Springer Online Journal Archives 1860-2000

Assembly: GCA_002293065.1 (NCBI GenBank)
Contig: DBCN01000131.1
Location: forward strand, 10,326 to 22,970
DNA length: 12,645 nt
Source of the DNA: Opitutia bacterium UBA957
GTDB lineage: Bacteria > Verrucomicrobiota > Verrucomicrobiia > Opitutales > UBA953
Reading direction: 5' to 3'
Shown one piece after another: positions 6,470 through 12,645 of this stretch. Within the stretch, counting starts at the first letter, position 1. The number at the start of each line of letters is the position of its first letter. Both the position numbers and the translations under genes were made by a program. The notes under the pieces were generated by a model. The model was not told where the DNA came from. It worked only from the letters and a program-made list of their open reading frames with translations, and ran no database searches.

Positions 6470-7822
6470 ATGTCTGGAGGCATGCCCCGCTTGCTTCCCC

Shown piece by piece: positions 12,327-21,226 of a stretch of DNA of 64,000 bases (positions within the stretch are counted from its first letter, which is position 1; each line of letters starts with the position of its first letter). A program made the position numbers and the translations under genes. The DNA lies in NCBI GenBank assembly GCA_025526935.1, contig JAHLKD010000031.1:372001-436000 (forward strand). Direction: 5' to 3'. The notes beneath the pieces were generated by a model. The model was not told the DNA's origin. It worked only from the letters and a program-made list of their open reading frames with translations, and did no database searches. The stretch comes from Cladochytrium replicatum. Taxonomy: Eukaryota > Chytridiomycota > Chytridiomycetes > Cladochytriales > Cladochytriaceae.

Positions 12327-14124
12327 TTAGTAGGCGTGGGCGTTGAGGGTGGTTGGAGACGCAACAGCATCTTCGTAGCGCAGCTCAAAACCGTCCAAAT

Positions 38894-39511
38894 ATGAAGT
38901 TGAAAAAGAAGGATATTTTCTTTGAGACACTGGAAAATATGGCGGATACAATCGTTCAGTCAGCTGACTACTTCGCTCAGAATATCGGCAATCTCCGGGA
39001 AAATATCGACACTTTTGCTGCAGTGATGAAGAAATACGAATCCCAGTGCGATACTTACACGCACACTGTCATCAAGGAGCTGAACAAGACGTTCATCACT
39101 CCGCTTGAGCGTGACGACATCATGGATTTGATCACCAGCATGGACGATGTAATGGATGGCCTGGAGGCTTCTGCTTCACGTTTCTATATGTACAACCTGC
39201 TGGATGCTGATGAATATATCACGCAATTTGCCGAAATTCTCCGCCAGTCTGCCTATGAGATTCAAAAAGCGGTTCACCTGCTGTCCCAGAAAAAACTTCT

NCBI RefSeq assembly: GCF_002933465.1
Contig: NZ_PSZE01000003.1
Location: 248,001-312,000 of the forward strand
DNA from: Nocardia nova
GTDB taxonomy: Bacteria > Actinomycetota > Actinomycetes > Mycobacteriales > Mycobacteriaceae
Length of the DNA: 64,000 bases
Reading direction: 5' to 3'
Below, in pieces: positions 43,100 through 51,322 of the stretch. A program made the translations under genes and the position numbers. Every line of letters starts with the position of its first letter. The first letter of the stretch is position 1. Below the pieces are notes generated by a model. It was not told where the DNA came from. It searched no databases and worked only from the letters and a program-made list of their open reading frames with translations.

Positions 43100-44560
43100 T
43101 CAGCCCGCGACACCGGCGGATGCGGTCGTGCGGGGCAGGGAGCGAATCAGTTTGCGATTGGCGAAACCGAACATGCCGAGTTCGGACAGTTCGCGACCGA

The interpretation and interpretability of epidemiologic studies of environmental tobacco smoke (ETS) depend largely on the validity of self-reported exposure. To investigate to what extent questionnaires can indicate exposure levels to ETS, an international study was conducted in 13 centers located in 10 countries, and 1,369 nonsmoking women were interviewed. The present paper describes the results of the analysis of self-reported recent exposure to ETS from any source in relation to urinary concentrations of cotinine. Of the total, 19.7 percent of the subjects had nondetectable cotinine levels, the median value was 6 ng/mg, and the cut-point of the highest decile was 24 ng/mg. The proportion of subjects misreporting their active smoking habit was estimated at between 1.9 and 3.4 percent, depending on whether cut-points of 50 or 100 ng/mg creatinine were used. Large and statistically significant differences were observed between centers, with the lowest values in Honolulu, Shanghai, and Chandigarh, and the highest in Trieste, Los Angeles, and Athens. Mean cotinine/creatinine levels showed a clear linear increase from the group of women not exposed either at home or at work, to the group of those exposed both at home and at work. Values were significantly higher for women exposed to ETS from the husband but not at work, than for those exposed at work but not from the husband. The results of linear regression analysis indicated that duration of exposure and number of cigarettes to which the subject reported being exposed were strongly related to urinary cotinine. ETS exposure from the husband was best measured by the number of cigarettes, while exposure at work was more strongly related to duration of exposure. After adjustment of number of cigarettes for volume of indoor places, a similar increase in cotinine (5 ng/mg) was predicted by the exposure to 7.2 cigarettes/8 h/40 m3 from the husband and 17.9 cigarettes/8 h/40 m3 at work. The results indicate that, when appropriately questioned, nonsmoking women can provide a reasonably accurate description of ETS exposure. Assessment of individual exposure to ETS should focus on daily duration and volume of indoor places where exposure occurred.
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